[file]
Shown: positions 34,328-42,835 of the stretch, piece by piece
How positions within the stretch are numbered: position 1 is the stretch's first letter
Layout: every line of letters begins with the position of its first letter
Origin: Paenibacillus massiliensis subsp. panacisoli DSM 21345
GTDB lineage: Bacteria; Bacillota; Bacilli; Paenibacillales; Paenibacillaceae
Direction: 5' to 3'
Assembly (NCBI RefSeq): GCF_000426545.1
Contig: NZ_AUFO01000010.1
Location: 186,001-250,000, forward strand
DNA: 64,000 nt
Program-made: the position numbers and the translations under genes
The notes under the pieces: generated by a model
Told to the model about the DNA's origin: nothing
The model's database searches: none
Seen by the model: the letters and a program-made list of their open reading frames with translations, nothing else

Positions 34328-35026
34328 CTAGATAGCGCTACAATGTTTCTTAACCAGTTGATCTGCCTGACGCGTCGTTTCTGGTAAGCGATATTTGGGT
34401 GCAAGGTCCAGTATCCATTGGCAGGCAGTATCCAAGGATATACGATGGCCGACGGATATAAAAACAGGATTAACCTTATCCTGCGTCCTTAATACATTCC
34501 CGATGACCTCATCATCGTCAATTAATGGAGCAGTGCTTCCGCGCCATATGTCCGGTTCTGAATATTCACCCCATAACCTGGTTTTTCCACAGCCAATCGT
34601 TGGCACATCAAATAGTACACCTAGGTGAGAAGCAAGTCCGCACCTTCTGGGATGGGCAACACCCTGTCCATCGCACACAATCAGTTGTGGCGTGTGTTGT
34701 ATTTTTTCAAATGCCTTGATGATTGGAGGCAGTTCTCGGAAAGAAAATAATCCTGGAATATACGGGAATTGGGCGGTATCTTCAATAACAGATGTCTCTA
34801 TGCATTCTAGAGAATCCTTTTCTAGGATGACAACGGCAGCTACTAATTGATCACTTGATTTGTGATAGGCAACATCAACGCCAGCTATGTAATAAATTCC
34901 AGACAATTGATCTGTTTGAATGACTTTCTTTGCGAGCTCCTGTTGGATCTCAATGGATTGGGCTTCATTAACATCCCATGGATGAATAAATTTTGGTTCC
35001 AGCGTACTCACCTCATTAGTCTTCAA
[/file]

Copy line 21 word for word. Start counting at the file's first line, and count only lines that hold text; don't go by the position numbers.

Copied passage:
34701 ATTTTTTCAAATGCCTTGATGATTGGAGGCAGTTCTCGGAAAGAAAATAATCCTGGAATATACGGGAATTGGGCGGTATCTTCAATAACAGATGTCTCTA